DC and Warner Bros. send in the clown for this Joker origin story; one set apart from the established DCEU and one that has been a hot topic during it’s festival run where it landed the major Golden Lion trophy in Venice. This film is definitely one that’ll get people talking but is it for the right reasons?
Arthur Fleck (Joaquin Phoenix) is a clown with dreams of being a comedian but instead has to undertake menial jobs around Gotham City and look after his ill mother Penny (Frances Conroy). After being beaten on a metro train, Arthur rises from his depressing state and begins a new birth of violent terror that sweeps through the city and sees him become the Joker.
Moving away from comedies like ‘The Hangover’ and ‘Old School’, is Todd Phillips who clearly models this super-villain tale on the Martin Scorcese pictures of the 1970’s. The cinema of old with the gangster vibes and the civilian violence echoing ‘Taxi Driver’, mixed with our new and frankly scary environment of American mass shooters creates a bold and disturbing story.
What works insanely well about this movie is the feeling that you can’t overlap it into any other comic book film that we’ve come to grow familiar with in the last 10+ years. ‘Joker’ is a fresh angle on the genre, what with it’s early 80’s setting, the lack of any pigeonholing to tie it in with the DCEU and an out-and-out sense that this triumphs as a startling stand alone flick.
The film is extremely heavy on close ups which shoves you into the worrying world of Arthur. It’s almost as if we’re holding his hand alongside the descent into psychopathic carnage, set about by how society views people like him. The treatment of mental illness is a tricky one as it sort of gives explanation to the real-life white men who pick up a gun and kill innocents and in an alarming way this film does almost feel celebratory of a man unhinged.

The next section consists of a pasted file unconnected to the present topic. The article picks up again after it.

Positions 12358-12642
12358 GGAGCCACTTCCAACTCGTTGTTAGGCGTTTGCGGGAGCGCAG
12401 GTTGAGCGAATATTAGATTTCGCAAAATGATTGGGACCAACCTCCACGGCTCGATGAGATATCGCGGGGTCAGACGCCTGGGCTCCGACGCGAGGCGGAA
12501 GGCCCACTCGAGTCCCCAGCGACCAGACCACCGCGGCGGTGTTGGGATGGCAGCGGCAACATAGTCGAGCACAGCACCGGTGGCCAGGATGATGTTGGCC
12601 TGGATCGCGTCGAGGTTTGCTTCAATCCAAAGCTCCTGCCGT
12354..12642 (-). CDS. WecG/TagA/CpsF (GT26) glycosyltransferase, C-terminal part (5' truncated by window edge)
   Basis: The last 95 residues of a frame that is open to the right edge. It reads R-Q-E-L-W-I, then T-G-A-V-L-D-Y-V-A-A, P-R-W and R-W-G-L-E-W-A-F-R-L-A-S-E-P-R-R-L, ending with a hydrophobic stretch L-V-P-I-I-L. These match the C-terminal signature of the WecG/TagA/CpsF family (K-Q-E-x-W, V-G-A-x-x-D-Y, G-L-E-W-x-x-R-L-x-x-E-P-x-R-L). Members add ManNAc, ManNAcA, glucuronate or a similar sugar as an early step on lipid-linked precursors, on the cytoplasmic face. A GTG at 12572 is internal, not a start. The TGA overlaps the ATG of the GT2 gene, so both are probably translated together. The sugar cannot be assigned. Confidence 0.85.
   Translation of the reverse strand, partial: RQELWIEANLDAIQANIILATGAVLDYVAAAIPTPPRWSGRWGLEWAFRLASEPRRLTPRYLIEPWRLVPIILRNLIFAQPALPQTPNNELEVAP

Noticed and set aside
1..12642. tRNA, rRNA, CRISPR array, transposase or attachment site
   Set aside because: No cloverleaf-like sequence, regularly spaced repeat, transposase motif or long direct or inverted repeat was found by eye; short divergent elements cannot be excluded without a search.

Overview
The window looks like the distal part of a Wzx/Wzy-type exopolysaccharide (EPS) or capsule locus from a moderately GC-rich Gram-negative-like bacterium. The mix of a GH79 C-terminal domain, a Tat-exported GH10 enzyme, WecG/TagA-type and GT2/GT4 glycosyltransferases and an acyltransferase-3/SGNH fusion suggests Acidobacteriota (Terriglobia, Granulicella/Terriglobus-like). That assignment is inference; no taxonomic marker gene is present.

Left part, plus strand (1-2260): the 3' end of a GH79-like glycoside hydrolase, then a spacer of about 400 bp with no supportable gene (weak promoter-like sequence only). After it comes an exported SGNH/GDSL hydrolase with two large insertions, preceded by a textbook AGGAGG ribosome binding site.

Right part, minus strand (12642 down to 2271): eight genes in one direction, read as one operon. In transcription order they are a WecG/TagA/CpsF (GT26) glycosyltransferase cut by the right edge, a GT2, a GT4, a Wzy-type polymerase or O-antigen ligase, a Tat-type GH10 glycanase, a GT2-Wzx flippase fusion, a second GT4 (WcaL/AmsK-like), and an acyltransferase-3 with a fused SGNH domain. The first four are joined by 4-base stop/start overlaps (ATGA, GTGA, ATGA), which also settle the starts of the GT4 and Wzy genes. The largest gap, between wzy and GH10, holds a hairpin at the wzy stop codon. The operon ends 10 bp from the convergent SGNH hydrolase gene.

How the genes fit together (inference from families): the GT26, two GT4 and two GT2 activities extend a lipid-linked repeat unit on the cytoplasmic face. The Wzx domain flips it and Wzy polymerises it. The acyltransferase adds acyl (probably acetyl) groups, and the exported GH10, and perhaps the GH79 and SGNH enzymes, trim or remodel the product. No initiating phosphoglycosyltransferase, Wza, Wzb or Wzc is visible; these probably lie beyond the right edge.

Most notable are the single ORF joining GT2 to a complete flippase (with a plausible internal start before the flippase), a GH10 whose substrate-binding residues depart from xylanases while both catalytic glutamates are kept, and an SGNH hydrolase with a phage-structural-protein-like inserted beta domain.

Mob mentality and civil unrest take hold and before long, the New York style of Gotham City are rife with aggressive protesters. This is all thanks to an unknowing Arthur, whose fate and figure are painted out in front of him thanks to a brutal sequence of events. The film gives us sanity to the insanity as the script sympathises with why Fleck goes the way he does, which both feels unnerving and takes away from the mystery and reckless chaotic nature of the Joker doing what he does just for the sake of it.
Saying this, the man with the bleeding smile is a force of unattainable talent. Joaquin Phoenix drops the pounds and puts on a happy face to build up a seriously chilling man on the edge. Arthur Fleck takes part in a post-murder meditative routine and further on he calms down the craziness around him with dance inflections that are perfectly jarring. The incessant cackling and staring eyes, glistening with distracted disorder set within the green hair and red suit are an image you won’t forget. Phoenix makes sure his Joker is not like the others and relinquishes true uncomfortable terror.
‘Joker’ is a slow-burner of captivating unease; with a fascinating central performance, a gritty 70’s inspired atmosphere and a score which pricks up the hairs on your skin as if anything can happen around the corner when Arthur is present. It’s a film that some will adore, some will dislike but it’ll provoke all to a sensory reaction.